Legal initiatives fall short of ballot.
SALEM - A pair of proposed initiatives aimed at trial lawyers failed to make the cut, state elections officials ruled Thursday.
Both proposed initiatives came up short of the signatures required to qualify for the November ballot, according to the Oregon Elections Division.
One would have capped the portion of damage awards that trial lawyers could claim as their fees for representing plaintiffs. The other would have allowed judges to sanction trial lawyers for bringing frivolous lawsuits to court.
The two initiatives were among five submitted in the run-up to the July 3 deadline for signatures. Five others already had been certified for the ballot.
Both of the rejected initiatives were sponsored by Russ Walker, director of Oregon operations for the national conservative group FreedomWorks. He blamed new, strict rules enacted by the 2007 Legislature for the failure to get enough valid signatures.
"Those rules have become much more strict, more petty," Walker said.
One of the rules requires initiative petitioners to provide payroll records to show they are not violating a ban against paying circulators on a per-signature basis. Both of Walker's initiative petitions were suspended from circulation after he failed to turn over such payroll records. Walker continued circulating petitions after the suspension order, but the resulting signatures - about 12,000 for each - weren't counted by the state Elections Division.
Scott Moore, spokesman for a group preparing to campaign against the measures, disputed Walker's contention that strict rules kept the measures off the ballot. He said the proposed initiative simply lacked support among Oregonians - which the insufficient number of signatures bears out.
"The reason is that this would have severely limited regular people's ability to take on large corporations and entities when they've been victimized by them," said Moore, whose organization was opposing the measures on behalf of the Oregon Trial Lawyers Association.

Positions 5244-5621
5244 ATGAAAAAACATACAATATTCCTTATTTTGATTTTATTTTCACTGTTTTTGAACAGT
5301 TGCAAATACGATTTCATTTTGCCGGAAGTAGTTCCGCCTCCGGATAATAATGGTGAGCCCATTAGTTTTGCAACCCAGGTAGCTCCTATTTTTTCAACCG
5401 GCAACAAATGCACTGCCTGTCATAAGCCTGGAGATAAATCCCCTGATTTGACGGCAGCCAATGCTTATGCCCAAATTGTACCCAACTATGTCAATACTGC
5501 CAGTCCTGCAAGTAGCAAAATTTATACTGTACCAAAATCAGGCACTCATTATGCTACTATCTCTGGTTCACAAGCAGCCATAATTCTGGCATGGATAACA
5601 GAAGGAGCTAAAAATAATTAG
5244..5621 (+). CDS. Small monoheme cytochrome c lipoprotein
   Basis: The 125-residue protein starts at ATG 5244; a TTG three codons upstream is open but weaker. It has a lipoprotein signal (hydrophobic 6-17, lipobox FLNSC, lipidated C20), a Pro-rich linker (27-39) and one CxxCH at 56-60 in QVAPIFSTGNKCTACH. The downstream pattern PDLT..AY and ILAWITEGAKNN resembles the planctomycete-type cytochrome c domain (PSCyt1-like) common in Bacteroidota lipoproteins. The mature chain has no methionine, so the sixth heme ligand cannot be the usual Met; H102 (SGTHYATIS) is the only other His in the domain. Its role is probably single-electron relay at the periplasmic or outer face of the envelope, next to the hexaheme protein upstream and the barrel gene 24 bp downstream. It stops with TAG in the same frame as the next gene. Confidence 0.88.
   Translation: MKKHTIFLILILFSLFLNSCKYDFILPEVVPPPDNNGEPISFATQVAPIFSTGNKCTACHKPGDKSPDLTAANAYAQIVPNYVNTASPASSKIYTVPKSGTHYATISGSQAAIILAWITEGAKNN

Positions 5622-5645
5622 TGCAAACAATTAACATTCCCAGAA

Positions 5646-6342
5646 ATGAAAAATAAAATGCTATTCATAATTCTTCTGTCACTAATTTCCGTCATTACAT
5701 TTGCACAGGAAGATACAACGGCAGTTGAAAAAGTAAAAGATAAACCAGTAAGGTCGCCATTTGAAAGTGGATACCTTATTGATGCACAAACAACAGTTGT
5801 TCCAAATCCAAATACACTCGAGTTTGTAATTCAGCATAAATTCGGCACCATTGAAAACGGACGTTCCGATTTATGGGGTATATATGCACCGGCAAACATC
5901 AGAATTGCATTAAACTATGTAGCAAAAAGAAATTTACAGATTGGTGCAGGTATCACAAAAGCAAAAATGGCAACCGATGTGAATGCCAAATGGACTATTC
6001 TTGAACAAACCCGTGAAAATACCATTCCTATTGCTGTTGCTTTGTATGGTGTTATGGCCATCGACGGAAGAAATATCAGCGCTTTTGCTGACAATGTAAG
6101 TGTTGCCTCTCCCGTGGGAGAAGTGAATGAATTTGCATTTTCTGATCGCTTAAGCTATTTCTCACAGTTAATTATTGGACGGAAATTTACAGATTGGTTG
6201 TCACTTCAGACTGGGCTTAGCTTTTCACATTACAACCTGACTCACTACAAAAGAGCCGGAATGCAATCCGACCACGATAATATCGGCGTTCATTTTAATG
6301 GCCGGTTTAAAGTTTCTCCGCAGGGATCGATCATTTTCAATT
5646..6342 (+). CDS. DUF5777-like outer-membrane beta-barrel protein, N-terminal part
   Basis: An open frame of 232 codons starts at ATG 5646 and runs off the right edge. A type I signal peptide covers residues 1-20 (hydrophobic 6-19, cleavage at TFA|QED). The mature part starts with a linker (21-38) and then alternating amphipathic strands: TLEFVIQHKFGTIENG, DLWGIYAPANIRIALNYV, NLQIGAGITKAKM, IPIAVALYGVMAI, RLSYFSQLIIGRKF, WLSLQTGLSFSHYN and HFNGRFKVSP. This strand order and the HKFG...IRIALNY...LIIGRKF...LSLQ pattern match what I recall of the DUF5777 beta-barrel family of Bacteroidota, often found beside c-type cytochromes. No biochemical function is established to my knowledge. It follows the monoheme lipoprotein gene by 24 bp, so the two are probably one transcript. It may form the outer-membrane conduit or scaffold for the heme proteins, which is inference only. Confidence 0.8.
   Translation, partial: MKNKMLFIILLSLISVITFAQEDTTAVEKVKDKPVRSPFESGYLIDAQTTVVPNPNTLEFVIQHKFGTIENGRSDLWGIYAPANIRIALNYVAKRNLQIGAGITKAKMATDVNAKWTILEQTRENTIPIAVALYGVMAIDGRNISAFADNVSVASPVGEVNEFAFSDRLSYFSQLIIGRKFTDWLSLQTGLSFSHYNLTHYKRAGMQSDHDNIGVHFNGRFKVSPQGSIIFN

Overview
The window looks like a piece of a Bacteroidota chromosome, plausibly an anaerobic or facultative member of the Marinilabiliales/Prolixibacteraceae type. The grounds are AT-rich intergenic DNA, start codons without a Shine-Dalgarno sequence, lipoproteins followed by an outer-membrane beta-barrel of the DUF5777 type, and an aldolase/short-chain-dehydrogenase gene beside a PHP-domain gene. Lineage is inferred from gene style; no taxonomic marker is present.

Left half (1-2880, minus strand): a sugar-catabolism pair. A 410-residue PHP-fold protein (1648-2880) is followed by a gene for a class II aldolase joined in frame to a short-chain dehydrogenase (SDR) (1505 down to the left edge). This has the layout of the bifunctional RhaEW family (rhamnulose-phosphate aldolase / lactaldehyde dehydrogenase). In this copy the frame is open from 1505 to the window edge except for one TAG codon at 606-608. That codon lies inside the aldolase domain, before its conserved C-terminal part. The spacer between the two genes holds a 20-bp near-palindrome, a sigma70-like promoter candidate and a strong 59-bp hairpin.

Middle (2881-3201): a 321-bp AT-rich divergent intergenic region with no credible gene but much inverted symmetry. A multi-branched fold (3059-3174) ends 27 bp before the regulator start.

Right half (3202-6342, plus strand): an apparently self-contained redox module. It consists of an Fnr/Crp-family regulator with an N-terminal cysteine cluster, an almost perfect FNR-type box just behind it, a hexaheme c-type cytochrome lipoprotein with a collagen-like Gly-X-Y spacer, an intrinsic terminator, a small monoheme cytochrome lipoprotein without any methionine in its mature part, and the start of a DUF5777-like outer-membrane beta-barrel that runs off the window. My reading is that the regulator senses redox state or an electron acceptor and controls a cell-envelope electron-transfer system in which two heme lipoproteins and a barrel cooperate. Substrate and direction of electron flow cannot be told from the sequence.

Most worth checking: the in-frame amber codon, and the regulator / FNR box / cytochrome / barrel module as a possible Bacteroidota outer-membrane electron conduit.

It concluded that each of the two initiatives would have been about 10,000 signatures short of the 82,769 required to make the ballot.
The three initiatives still awaiting approval or rejection for the ballot would require merit pay for teachers, create an open primary election system and divert some profits from the Oregon lottery to crime-fighting.
The five initiatives already approved would create mandatory minimum prison sentences for certain theft, forgery and drug crimes; exempt property owners from obtaining building permits for improvements valued under $35,000; prohibit unions and others from using "public resource" funds for political purposes; prohibit teaching public school students in a language other than English for more than two years; and would allow Oregon taxpayers to make federal income taxes fully deductible on state returns.
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|Title Annotation:||Politics; The two proposed measures would have capped fees for trial lawyers and allowed sanctions for filing frivolous lawsuits|
|Publication:||The Register-Guard (Eugene, OR)|
|Date:||Jul 11, 2008|
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